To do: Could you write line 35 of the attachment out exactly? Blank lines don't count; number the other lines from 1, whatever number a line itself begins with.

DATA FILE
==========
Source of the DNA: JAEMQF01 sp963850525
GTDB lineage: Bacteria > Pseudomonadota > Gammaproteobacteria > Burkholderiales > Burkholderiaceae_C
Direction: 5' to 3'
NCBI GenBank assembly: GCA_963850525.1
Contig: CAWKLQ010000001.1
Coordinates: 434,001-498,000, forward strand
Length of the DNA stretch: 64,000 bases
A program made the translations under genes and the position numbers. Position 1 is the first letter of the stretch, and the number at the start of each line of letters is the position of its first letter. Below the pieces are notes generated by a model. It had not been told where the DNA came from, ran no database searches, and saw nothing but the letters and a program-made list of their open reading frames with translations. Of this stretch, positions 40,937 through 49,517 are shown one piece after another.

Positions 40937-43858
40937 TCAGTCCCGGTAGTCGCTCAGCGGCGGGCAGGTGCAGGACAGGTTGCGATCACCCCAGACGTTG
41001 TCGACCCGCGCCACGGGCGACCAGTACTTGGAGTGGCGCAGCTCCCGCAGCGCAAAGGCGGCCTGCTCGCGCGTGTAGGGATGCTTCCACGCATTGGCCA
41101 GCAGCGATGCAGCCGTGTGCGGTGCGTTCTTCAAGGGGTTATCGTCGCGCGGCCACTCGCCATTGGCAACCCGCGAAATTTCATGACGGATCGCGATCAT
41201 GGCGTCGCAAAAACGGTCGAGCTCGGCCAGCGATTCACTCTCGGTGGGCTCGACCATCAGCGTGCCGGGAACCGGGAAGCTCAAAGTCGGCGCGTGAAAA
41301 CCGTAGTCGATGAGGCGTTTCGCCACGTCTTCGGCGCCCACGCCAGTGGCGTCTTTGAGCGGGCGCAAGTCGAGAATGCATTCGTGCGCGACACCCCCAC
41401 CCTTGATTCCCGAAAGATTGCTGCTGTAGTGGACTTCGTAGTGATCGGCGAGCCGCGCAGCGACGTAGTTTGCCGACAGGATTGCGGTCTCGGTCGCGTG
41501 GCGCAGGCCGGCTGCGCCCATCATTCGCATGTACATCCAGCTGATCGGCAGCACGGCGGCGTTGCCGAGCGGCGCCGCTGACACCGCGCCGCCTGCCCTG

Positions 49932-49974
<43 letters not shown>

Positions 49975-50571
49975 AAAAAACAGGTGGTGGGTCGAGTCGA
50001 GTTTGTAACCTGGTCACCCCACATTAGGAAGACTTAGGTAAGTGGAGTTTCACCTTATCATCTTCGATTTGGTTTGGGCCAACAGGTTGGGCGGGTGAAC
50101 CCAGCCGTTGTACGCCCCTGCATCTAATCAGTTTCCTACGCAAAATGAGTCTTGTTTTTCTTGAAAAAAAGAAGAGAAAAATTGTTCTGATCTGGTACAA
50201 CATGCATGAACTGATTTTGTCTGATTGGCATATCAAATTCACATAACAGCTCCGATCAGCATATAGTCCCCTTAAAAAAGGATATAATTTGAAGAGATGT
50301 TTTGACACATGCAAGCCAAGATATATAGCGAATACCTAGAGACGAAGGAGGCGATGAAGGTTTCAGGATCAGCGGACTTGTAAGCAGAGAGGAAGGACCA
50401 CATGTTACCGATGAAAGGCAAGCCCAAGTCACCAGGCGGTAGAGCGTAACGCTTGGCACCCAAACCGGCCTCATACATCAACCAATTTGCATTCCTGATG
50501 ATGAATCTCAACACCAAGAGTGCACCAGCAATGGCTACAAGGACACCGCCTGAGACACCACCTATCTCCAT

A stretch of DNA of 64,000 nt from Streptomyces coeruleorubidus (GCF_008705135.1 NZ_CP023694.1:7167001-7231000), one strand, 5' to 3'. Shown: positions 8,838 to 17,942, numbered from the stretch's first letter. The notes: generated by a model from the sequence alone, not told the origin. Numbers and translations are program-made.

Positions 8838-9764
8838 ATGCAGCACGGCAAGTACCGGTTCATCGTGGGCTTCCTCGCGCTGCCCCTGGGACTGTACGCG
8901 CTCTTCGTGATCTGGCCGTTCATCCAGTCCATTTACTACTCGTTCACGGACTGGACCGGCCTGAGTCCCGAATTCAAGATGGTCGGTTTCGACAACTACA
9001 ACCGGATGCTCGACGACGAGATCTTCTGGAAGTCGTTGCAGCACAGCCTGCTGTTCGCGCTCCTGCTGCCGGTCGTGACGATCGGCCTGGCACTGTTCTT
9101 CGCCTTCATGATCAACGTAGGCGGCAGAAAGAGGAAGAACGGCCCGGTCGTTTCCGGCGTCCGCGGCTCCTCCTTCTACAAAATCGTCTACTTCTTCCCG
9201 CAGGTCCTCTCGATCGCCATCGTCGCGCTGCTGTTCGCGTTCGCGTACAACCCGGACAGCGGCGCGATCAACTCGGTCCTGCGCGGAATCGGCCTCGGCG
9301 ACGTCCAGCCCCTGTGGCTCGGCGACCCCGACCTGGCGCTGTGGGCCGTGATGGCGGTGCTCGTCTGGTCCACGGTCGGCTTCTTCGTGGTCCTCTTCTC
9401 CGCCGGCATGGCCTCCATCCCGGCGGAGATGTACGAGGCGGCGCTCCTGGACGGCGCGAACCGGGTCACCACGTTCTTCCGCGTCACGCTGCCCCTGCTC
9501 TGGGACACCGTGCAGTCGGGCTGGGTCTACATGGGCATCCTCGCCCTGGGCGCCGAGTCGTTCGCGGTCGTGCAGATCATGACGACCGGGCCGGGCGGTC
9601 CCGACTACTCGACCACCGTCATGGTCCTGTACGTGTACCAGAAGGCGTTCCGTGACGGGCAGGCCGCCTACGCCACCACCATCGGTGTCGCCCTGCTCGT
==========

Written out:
9401 CGCCGGCATGGCCTCCATCCCGGCGGAGATGTACGAGGCGGCGCTCCTGGACGGCGCGAACCGGGTCACCACGTTCTTCCGCGTCACGCTGCCCCTGCTC